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I cut approximately 16 inches of 26 gauge wire and anchored it to the ring base by wrapping it around where the two base wires start to overlap.

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Then, using the same length of wire, I wrapped a segment of cup chain 6 prongs long onto the ring base by wrapping the wire in between the crystals on the cup chain.

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I continued wrapping until I reached the last space on on the cup chain. To complete the ring, I wrapped the wire around the thicker overlapped wires of the ring base, matching the beginning wraps at the other end of the ring, and trimmed off the excess wire.  Then add a small drop of Hypo Tube Cement to the ends of the wire and let dry completely. This will help prevent the ends of the wires from snagging.

Once I started making these rings, I couldn’t stop myself  – they were so fast and easy to whip up! You can have your fingers full of stacked, sparkling rings before you know it!

Happy Beading! – Cody

Cody

 

Tuesday Tips and Tricks!

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For my first project of the New Year I wanted to make a right angle weave pearl collar that would lay with the contours of my neck, without being a choker. I thought this would be a challenge, until I realized I could make it using the trick for creating peyote stitch bezels! Peyote stitch bezels grab a cabochon by changing from larger to smaller beads in the last row, cinching the bail tight around the stone. This switch to smaller beads shortens the last row, drawing in the bead weaving to create a curve.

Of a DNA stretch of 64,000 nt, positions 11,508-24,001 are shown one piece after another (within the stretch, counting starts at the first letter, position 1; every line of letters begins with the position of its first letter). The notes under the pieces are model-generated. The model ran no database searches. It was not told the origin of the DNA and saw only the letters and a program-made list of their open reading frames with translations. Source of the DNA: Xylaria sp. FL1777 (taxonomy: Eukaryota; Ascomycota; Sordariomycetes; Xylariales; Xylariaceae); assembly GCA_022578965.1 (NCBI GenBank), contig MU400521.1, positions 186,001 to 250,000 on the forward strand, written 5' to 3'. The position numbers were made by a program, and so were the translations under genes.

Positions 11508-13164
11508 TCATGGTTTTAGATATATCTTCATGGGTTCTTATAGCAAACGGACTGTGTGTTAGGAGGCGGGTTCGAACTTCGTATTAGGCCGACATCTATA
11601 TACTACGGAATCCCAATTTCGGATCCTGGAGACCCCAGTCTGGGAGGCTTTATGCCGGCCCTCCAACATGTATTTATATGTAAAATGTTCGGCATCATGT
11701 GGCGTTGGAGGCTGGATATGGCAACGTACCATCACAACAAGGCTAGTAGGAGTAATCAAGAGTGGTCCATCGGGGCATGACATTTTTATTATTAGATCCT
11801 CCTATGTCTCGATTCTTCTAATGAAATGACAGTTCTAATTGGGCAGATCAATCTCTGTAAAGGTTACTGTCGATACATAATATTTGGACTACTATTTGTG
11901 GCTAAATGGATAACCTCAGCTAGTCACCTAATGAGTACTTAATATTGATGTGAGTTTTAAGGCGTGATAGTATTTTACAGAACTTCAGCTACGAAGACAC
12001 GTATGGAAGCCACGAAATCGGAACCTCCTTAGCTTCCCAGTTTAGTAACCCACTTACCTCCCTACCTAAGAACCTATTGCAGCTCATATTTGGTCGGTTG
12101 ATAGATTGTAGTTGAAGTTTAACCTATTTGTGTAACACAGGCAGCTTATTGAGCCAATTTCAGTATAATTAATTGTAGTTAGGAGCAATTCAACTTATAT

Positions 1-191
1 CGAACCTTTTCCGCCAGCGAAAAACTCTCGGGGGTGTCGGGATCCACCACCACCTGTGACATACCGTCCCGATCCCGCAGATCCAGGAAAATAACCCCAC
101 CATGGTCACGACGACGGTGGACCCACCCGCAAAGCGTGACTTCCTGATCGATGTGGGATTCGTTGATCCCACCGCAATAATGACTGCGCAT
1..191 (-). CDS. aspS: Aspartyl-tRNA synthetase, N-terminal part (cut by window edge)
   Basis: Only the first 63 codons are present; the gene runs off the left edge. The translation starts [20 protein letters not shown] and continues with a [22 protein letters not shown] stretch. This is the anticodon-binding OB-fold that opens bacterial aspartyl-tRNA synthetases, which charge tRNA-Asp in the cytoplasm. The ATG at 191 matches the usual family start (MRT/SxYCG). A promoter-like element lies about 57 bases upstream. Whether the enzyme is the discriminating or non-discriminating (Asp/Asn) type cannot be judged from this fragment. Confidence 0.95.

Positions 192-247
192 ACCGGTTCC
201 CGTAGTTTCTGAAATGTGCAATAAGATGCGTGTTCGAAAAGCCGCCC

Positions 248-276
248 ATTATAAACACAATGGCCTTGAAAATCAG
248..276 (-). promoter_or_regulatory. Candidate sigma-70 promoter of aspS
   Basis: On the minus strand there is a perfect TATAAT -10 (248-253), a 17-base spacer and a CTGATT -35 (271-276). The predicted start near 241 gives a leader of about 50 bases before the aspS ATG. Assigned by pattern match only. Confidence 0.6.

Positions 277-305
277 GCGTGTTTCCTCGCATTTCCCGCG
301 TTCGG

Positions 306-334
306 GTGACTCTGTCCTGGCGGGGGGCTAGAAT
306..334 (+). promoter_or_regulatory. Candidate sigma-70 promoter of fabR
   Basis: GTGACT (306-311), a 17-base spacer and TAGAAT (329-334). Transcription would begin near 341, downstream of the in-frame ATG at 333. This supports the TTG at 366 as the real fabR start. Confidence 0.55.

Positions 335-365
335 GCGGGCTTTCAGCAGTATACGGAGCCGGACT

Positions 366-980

Change your bead size and change your shape

 

Keeping this trick in mind, I started my first row of right angle weave with 5mm Swarovski crystal pearls and then switched to 6mm pearls for my lower rows. Just like with the peyote stitch bail, this change in size means the top of my necklace will be shorter than the bottom, creating a curved shape. I want my curve to be subtle, but for a more extreme curve you could use a larger range of sizes, for example starting with 3mm beads at the top and then transitioning to 4mm, 5mm, and final 6mm beads.

Happy Tuesday! – Gretchen
Gretchen